The test in the courts must be, must it not, whether there are Judges' Rules or Home Office rules or no rules, that to be admissible in evidence the prosecution must show that the accused's statement was made voluntarily and not obtained by fear or prejudice or hope of advantage or by oppression, of such a nature as to render the statement or confession unreliable? It is for a judge to rule whether a statement is admissible. He must, I think, have regard not only to what was said but also to the person to whom it was said, for a threat to a young girl may have very much greater significance than one to a man of mature years. In my view, the Committee were right to preserve the existing law in general, but to require that to render a statement or confession inadmissible by reason of a threat or inducement the threat or inducement must be of such a character as was likely in the circumstances to render the statement or confession unreliable.

My Lords, I now turn to another very controversial recommendation of the Committee, that the common law rule that evidence showing a disposition to commit the offence charged is in general inadmissible be retained but, they say, relaxed. Under the present law, in certain circumstances evidence of previous misconduct is admissible. The Committee want to preserve that, but also they want to enlarge the occasions on which such evidence can be given. It would, I think, lengthen my speech inordinately if I were to state in detail the reasons why I am against that enlargement. Evidence of previous misconduct is extremely prejudicial to the accused. Its admission is justified in the cases in which it is now allowed. It is so prejudicial that we should be extremely hesitant about extending its admissibility. I find the reasons clearly stated in the Memorandum of the Criminal Bar Association for rejecting this recommendation extremely cogent and convincing. I do not think it is necessary for me to repeat them.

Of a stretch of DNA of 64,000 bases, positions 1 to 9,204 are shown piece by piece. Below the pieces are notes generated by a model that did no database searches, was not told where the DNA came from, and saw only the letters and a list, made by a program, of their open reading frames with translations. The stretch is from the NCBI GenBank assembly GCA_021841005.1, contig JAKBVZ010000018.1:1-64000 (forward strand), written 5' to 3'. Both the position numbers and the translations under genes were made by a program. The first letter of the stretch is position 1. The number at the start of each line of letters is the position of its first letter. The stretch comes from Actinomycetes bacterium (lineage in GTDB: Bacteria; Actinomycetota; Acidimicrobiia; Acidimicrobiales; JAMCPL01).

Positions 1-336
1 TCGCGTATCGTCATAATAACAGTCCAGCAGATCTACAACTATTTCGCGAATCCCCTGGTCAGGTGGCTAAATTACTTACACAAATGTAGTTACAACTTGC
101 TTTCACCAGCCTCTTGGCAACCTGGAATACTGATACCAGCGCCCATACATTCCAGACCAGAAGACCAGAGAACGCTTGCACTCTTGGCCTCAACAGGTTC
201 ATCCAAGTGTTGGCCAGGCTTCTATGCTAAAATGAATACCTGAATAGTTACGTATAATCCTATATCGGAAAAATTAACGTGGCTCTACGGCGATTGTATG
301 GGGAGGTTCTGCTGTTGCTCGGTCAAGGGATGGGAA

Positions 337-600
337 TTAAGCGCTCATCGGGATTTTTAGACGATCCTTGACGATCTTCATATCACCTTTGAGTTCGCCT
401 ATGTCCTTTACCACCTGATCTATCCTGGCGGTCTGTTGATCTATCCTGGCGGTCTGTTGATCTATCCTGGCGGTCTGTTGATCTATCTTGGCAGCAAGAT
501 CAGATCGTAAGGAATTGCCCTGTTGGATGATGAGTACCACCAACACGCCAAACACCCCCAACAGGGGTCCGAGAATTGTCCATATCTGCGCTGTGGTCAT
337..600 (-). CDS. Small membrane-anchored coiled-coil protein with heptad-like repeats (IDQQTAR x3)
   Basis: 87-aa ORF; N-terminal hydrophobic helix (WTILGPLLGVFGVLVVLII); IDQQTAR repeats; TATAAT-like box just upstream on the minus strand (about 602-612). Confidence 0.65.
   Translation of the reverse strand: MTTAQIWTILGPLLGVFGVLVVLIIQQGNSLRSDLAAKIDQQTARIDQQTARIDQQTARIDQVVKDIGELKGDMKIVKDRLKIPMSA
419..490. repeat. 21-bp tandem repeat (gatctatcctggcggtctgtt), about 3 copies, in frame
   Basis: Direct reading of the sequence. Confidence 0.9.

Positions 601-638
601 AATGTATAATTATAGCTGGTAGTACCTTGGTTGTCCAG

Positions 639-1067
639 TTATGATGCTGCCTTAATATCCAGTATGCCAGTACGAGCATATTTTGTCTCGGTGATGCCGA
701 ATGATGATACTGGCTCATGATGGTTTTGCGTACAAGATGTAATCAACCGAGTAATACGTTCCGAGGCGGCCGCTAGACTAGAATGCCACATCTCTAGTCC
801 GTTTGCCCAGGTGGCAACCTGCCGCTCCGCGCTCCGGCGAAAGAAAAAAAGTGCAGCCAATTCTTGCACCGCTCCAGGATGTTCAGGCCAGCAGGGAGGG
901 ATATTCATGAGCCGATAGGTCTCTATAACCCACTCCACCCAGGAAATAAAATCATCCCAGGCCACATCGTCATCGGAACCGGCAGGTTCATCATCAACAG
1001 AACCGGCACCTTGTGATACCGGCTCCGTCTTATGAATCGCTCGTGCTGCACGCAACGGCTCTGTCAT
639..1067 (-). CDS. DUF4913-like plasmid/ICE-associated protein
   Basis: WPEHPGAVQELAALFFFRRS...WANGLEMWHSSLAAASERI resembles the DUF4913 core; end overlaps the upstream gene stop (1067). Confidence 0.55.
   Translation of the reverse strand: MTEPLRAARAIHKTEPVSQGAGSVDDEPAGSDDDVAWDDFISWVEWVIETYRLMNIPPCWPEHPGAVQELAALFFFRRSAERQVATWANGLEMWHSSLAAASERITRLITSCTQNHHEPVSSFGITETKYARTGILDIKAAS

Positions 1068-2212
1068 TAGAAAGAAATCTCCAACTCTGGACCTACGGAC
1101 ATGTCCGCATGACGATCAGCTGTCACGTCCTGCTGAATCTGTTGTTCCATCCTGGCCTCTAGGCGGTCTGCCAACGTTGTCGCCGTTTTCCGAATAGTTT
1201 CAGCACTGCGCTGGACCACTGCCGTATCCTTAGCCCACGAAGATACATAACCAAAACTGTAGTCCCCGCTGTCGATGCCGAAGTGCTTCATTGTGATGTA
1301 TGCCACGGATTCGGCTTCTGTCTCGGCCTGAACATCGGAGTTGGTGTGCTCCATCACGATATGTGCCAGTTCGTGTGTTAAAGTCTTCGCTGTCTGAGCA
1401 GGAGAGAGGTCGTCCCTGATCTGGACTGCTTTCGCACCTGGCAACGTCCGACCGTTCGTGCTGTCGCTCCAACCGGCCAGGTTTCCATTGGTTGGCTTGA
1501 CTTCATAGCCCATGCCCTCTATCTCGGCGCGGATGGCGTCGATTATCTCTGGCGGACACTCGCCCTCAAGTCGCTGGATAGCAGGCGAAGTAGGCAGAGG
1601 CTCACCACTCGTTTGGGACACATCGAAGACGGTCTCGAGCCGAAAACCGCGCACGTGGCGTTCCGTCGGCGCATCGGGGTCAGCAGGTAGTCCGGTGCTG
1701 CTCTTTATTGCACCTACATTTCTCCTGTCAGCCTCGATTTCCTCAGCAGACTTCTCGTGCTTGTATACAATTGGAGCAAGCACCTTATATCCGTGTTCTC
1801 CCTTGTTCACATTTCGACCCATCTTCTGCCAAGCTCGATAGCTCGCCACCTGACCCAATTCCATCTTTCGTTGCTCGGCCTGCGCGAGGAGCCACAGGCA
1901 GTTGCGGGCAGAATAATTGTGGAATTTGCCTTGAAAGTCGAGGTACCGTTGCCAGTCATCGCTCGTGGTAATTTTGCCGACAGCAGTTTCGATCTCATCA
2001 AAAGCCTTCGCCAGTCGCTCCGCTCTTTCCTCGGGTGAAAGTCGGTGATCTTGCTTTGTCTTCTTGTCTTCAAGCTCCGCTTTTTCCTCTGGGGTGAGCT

I do, however, agree with the Committee that where evidence of previous misconduct is now admissible the fact that the accused was convicted of that misconduct should be admissible in conjunction with the facts of that misconduct. For it must appear odd to a jury if they are told of previous misconduct similar to that alleged at the trial but are not told what was the result of that misconduct. If the figures given in their Memorandum by the Society of Labour Lawyers are anywhere near correct—I think this is the first time I have ever quoted from a memorandum of theirs—and I see no reason to doubt them, it would mean, if this recommendation were adopted, that in future evidence of previous misconduct and of previous convictions, no matter how long ago, will become admissible in a very large number of cases.

I now turn to the Committee's recommendation about the burden of proof which is sometimes placed on the accused, and I regret that I must again record my dissent from what they recommend. In a number of Statutes Parliament has enacted that a man shall be convicted if the prosecution prove certain matters, and that, of course, means prove them beyond reasonable doubt, but that if the accused proves certain other matters then he shall not be; and proof by the accused, of course, does not mean proof beyond reasonable doubt, but proof on a balance of probabilities, a far lesser burden of proof.

One instance of Parliament enacting such a provision is in Section 1(1) of the Prevention of Crimes Act 1953. That provides that a man commits an offence if he has an offensive weapon in a public place without lawful authority or reasonable excuse the proof whereof shall lie on him".